Animal Crossing Amiibo Festival

In the general trend of E3 delivering Nintendo franchises in unexpected forms, Animal Crossing amiibo Festival on Wii U joined the previously announced Animal Crossing: Happy Home Designer as an unexpected update to the series.

Aya Kyogoku, the series director, has been speaking to US Gamer about the upcoming releases. After its somewhat limited showing on the Nintendo Treehouse, and the revelation that the mode on show is only playable with the relevant amiibo figures, Kyogoku-san discussed amiibo Festival in a little more detail. Comparisons at E3 were inevitably made with other Nintendo board-game series like Mario Party, though amiibo Festival has a more relaxed feel designed to incorporate familiar Animal Crossing events.

One of the main tenets of Mario Party is that you're playing a board game and in between those board game moves, you play a mini-game and compete, and that's a focus. For Animal Crossing, the focus is actually playing the board game within the village of Animal Crossing, so it's not really focused on the mini games.

If you look at where Joan comes in and you are able to purchase turnips, that's an element that was very prominent in the original Animal Crossing series and that also happens here. So you purchase on Sunday, and you have between Monday's turn and Saturday's turn to sell those turnips to gain money that will help you win the board game. There are a lot of elements that were very popular and significant in Animal Crossing that now act as a very unique characteristic here in the board game. I think that's a major difference between this and Mario Party.

Tackling the question of amiibo compatibility and support, it was emphasized again that these games will come bundled with amiibo, while Happy Home Designer doesn't need the cards to be playable. Nevertheless, Kyogoku-san reiterated the Treehouse statements that amiibo Festival on Wii U will have additional modes beyond the core board game, some of which utilise the cards.

Yes, Amiibo Festival will be including other games that you can play specifically with Amiibo cards. Actually, in the board game itself, you'll see houses of specific animals. Using an Amiibo card, you can actually get your favorite animals to live on that board with you. So beyond just having your favorite animal live there, if you have had a chance to design a home for them in Happy Home Designer, that home that you designed, the way it looks will actually be built in the board game. So that's another way that we've linked Amiibo Festival and Happy Home Designer through the use of Amiibo cards.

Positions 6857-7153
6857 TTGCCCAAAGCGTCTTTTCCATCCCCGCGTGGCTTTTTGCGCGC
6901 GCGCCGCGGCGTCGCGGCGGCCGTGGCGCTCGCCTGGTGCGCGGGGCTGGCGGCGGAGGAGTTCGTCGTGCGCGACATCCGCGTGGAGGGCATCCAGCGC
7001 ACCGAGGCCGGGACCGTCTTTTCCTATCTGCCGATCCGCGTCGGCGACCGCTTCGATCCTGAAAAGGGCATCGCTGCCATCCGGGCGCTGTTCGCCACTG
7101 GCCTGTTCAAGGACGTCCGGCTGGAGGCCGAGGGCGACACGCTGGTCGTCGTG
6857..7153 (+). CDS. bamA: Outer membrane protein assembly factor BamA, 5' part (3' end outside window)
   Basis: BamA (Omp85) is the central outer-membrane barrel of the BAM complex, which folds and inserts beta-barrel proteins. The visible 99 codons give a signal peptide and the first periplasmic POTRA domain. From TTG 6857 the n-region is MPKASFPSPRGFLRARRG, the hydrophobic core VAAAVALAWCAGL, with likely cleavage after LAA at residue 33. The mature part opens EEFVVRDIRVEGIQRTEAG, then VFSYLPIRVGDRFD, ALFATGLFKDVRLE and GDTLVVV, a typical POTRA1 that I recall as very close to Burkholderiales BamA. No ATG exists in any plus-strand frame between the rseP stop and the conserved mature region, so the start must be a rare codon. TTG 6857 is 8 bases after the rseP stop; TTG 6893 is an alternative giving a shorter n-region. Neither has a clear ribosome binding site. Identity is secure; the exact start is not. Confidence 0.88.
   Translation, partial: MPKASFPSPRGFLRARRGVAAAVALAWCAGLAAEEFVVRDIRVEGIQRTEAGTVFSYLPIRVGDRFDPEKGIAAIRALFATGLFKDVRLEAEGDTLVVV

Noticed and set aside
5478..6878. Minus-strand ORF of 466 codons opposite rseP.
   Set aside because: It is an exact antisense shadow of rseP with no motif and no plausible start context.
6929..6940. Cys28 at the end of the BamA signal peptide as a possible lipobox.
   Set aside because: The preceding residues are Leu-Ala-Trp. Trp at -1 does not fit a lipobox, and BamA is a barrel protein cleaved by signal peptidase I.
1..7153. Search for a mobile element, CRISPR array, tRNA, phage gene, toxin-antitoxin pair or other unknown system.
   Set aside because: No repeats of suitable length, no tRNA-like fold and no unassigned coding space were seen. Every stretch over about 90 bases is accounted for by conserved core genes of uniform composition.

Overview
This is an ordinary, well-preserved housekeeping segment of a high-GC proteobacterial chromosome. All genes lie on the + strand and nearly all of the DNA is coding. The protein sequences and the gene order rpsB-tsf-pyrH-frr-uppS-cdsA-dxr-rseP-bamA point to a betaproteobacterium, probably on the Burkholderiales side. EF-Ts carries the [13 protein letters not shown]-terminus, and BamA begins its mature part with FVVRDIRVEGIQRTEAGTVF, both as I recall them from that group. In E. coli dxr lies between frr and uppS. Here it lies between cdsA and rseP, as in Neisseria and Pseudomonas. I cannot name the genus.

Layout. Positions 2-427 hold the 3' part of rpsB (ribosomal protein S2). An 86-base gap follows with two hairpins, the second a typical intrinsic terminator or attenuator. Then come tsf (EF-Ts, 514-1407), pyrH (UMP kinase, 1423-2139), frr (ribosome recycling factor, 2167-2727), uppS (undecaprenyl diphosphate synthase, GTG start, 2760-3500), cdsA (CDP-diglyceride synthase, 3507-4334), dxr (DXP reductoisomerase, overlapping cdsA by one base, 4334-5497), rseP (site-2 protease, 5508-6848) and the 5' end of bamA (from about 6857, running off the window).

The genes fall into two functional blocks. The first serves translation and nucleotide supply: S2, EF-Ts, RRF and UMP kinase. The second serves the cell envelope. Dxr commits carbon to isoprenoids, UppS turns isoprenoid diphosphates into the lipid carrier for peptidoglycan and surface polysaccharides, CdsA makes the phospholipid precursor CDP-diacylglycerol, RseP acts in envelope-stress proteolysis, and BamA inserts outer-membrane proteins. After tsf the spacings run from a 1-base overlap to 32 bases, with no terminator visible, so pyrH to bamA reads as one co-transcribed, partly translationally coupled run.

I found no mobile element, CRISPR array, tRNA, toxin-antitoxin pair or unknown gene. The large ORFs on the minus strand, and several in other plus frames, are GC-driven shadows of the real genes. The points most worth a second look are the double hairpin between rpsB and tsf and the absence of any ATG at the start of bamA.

Of course, some of the dissent around these games - especially amiibo Festival as a result of a desire for a full Wii U AC title - is focused on how they're moving away from the core series gameplay. Kyogoku-san is clear that they're considered spin-offs, however, and don't necessarily represent what'll come next in the series.

I see these as spin-offs, and by focusing on one aspect of the game, we are able to expand the freedom you have in that. So, for example, in Happy Home Designer, it's not that we just took the home designing aspect of Animal Crossing and New Leaf and just made a game out of it, but through having access to all of the furniture, being able to manipulate it with a touch-screen, it's increased the freedom you have within that aspect of Animal Crossing.

As we continue to develop the series, I think it will depend at that time on what hardware or system is available, what type of game play will be fun at that time. We will have an open and free mind to really think about what would be best. As far as Happy Home Designer and Amiibo Festival, these are different approaches that we took, but it doesn't necessarily dictate the direction that the Animal Crossing series will be going forward. This is just another set of experiences that we will be able to dip into as we try to evolve and think of great ideas that work for the times for whatever title comes out in the series. One thing that won't change is the idea of communication that through the game play of Animal Crossing, we can encourage communicating across players. That's something that we will always hold as important as we build Animal Crossing around it.

It's certainly worth checking out the full interview at the link below; in the meantime let us know what you think. Are you a fan of these concepts, warming up to them, or are you still turned off by the upcoming Wii U and 3DS releases?